Question: I have some friends who would like to get married in a same-sex ceremony in a synagogue. But they wonder if the marriage failed, would they have to obtain a get?
Rabbi Naftali Brawer
Naftali Brawer is the CEO of the Spiritual Capital Foundation.
The answer is that no get is required. To understand the function of a get one must first appreciate the status of what is known as kiddushin, betrothal. Kiddushin comes from the root k-d-s-h from which we get the word kadosh meaning sacred. Sacred is something particular that is set apart from the whole.
God uses the term kadosh when describing the children of Israel as a sacred nation (goy kadosh), highlighting their separateness from other nations, and the prophet Isaiah hears celestial angels describing God as the ultimate kadosh as he is utterly Other.
In the context of marriage, this separating or "othering" occurs when the groom places a ring on his bride's finger. With this act he declares that she is mekudeshet, often translated as consecrated, to him and to him alone.
Prior to that moment, the bride is free to choose whomever she desires to marry but with the gift of the ring the husband acquires, as it were, her freedom.
From that point on, she is legally separated from other men with whom she may not cohabit. Practically, the husband is also prohibited from cohabiting with other women, but that prohibition is the result of a later, rabbinic enactment.
Biblically speaking, the husband is free to practise polygamy as is evident from the marriages described in the bible. Polyandry is never permitted in the Bible.
As unpalatable as this may be for those of us who believe in equality as the basis for marriage, there is no getting away from the technical halachic reality, which is that with kiddushin a husband acquires his wife's freedom, at least in so far as it extends to cohabiting with other men.
And since it is the husband alone who has acquired her freedom, it is only the husband who can return her freedom by giving her a get.
This inherent imbalance of power can unfortunately give rise to terrible abuses where a recalcitrant husband withholds a get as a bargaining chip in a divorce settlement or out of sheer malice and cruelty.
However, since the Torah does not recognise same-sex marriage, there is from a halachic point of view no kiddushin.
Neither party can be said to have acquired the freedom of the other. No one is halachically bound in such a relationship and so there is no need for a get to release them.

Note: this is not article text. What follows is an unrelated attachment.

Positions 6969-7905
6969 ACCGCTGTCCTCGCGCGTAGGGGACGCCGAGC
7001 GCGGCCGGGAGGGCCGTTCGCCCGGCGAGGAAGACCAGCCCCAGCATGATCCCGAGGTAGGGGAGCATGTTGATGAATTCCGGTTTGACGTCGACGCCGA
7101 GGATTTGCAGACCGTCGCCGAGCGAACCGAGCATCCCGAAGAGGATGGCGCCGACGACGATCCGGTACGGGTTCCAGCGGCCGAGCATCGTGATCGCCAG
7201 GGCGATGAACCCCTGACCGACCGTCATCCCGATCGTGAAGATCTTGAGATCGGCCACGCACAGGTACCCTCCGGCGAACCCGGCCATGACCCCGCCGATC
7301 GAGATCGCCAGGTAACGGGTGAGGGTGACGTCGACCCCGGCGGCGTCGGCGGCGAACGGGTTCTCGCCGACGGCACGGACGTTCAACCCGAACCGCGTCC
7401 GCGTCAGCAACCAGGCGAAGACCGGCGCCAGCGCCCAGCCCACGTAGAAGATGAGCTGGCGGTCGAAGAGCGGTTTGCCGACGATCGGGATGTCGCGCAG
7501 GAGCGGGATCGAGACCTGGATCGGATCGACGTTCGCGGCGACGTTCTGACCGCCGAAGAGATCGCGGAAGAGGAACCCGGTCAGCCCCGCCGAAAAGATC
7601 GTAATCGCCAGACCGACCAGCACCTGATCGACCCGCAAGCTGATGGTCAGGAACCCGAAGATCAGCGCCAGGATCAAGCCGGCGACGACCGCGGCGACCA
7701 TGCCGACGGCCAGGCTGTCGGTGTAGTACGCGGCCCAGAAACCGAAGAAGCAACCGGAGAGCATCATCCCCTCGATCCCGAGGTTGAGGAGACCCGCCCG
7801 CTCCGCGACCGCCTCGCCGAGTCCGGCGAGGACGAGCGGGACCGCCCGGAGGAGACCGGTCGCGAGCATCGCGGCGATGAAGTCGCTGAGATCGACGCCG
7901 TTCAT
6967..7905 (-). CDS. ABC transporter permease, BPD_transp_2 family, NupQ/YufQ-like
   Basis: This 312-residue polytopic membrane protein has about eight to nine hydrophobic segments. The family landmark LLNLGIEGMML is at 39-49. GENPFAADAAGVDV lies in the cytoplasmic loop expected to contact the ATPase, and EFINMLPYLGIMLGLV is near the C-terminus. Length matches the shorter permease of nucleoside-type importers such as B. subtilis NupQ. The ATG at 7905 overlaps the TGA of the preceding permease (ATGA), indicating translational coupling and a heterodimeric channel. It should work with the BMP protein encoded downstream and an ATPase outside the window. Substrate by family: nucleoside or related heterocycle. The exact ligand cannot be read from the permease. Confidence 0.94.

Rabbi Jonathan Romain
Jonathan Romain is rabbi at Maidenhead (Reform) Synagogue.
Whereas some questions to this column ask about issues that could have been raised 50 years ago - such as about circumcision or kashrut - this one would have been inconceivable until very recently. It reflects both the fast-changing social trends and the need for religious thinking to respond in a way that is both principled and sensitive.
There is no doubt, of course, that the Bible condemns homosexual sex as an abomination. For those who take the Bible literally, this may be the final word, but for Progressive Jews there are two ways of dealing with those verses that mean a different interpretation is possible.
One is to remain within the integrity of the text and say that it refers not to those who are homosexual, for whom sex is permissible, but to heterosexuals who engage in homosexual activity and therefore go against their own nature.
The other is to admit that the Bible is a mix of divine revelation and human perception and it is our task to distinguish between the parts that are eternal and those that are time-bound.
Whereas the biblical writers viewed homosexuality as perverse, we now know it is natural to people who are born with that sexual orientation. In religious terms, they are created homosexual by God and being gay is divinely sanctioned.
Once this has been accepted, there is no reason why two homosexuals should not fall in love and wish to establish a marital union. In this case, Judaism should applaud those who wish to make a public commitment and establish a stable loving home, just as it does for heterosexual couples.
This should then be given the same documentation (a ketubah) and ceremony (eg chupah) as with any other marriage. There are those who may feel uncomfortable with this because they are not used to it, but emotional reactions should not be allowed to cloud logical conclusions.
It follows equally that if a marriage has been made both civilly and Jewishly, then if it ends, it should be unmade both civilly and Jewishly. Thus a get is needed to undo the ketubah, whoever the couple.
It may be that some of the wording has to change slightly. The ketubah will refer to the two partners by name, rather than describe them as bride and groom, but the principle remains: a Jewish marriage needs a Jewish divorce.